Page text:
FIG. 5 is a flow diagram illustrating a process 500 for directing tracers into a vortical flow using one or more of the tracer directors described above. Process portion 501 includes generating a vortical flow in air adjacent to an aircraft. Process portion 502 includes directing a tracer from the aircraft into the vortical flow. The tracer can be directed into the vortical flow in a constant manner, as indicated at block 503, or in a time-varying manner, as indicated at block 504. One expected advantage associated with directing the tracer in a time-varying manner is that doing so may make the tracer more distinguishable from its environment. For example, if the surrounding environment provides a steady state background noise level picked up by the tracer detector, then a tracer that appears in a time varying manner is likely to stand out more distinctly against the background. If the surrounding environment provides a time-varying background noise level picked up by the tracer detector, then the tracer can be emitted in a manner that varies with time differently than does the background noise. Appropriate filtering techniques can then be used to segregate the desired signal (associated with the tracer) from the background noise (associated with the environment).

In process portion 505, a physical substance is directed into the vortical flow. The physical substance can include a gas (block 506) a gas-filled balloon or other type of envelope (block 507), chaff (block 508), or other substances (block 509). When a gas is directed into the vortical flow, it can be selected in accordance with several design criteria, including its compatibility with the environment and its buoyancy. For example, ammonia can be selected because it is lighter than air and, due to the centrifugal force produced in the vortex, is therefore expected to be forced toward the core or center of the vortex. As a result, ammonia (or another buoyant gas) is expected to remain with the vortex for a relatively long period of time, and therefore provide a relatively long-lived indication of the vortex's presence. Ammonia is also expected to have a relatively low environmental impact on the region over which is it dispersed.

Ammonia can be excited (e.g., via an ammonia maser or other microwave device) at a resonant frequency of 23.9 GHz, effectively producing a microwave fluorescence. In other embodiments, other devices may be used to excite the ammonia. In other embodiments, the ammonia can be excited at other frequencies around the resonant frequency (e.g., to accommodate line broadening). Ammonia (NH3) has a strong dipole moment and can readily undergo a room temperature “nitrogen inversion,” in which the nitrogen atom passes through the plane formed by the three hydrogen atoms, at an energy of 24.7 kJoule/mole which corresponds to the 23.9 GHz. resonant frequency. This resonant frequency in turn corresponds to a microwave radiation wavelength of 1.26 centimeters, which is close to the original K-band radar of 24 GHz. This is near but on the high side of the absorption band for water and therefore is expected to be sufficiently detectable or distinguishable from water molecules. Ammonia also has infrared absorption/emission bands at wavelengths of 2.9, 3.0, 6.146, and 10.53 microns. Accordingly, infrared techniques, rather than radar techniques, may alternatively be used to detect ammonia.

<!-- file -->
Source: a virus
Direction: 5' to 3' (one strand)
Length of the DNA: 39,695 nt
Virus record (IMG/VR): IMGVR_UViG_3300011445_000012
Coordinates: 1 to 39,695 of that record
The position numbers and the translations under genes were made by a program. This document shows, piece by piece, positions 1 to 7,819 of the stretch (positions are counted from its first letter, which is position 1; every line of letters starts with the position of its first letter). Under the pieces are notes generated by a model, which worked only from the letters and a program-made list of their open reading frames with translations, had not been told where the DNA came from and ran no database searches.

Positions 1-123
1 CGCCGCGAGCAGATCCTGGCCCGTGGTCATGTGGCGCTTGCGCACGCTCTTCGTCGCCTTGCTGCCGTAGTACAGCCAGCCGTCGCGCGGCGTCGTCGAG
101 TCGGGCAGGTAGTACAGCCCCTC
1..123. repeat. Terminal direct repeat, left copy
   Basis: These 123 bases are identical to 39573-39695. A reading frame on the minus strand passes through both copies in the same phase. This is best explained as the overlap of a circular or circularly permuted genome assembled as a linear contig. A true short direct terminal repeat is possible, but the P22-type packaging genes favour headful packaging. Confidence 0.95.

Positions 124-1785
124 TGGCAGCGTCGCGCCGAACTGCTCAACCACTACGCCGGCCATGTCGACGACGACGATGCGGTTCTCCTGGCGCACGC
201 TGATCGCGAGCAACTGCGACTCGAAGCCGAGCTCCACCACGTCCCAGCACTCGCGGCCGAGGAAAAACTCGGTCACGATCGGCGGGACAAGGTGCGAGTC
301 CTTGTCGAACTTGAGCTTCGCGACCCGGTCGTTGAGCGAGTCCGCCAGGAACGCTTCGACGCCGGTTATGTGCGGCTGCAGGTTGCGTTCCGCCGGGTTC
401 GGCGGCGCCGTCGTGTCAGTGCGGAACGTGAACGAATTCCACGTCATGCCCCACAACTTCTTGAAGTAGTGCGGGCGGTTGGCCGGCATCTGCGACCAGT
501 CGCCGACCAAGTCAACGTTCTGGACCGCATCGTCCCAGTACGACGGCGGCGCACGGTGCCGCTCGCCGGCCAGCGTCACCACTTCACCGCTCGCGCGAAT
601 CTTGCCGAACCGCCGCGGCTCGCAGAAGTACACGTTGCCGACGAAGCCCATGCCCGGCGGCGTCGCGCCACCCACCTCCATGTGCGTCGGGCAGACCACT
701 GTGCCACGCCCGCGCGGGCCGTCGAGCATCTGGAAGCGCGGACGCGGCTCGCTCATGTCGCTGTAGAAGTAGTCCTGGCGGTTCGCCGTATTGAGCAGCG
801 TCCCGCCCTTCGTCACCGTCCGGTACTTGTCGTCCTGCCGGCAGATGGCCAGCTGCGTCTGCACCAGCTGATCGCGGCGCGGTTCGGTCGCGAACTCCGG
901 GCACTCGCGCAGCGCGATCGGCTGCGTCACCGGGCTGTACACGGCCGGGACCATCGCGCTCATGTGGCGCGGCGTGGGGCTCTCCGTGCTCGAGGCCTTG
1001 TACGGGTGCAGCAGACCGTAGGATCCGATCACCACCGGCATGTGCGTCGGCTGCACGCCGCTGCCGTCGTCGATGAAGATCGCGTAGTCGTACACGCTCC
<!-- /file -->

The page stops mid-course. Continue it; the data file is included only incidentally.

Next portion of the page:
In other embodiments, the tracer can include a gas other than ammonia. For example, other gases which have been examined, but are expected not to be desirable as ammonia include hydrogen, helium, methane, water vapor, hydrogen fluoride, neon, acetylene, diborane, carbon monoxide, nitrogen, and ethylene. In still further embodiments, other gases or gas mixtures may be used. For example, individual gases that are generally undetectable when apart, but detectable when mixed, can be mixed and discharged from the aircraft as tracers.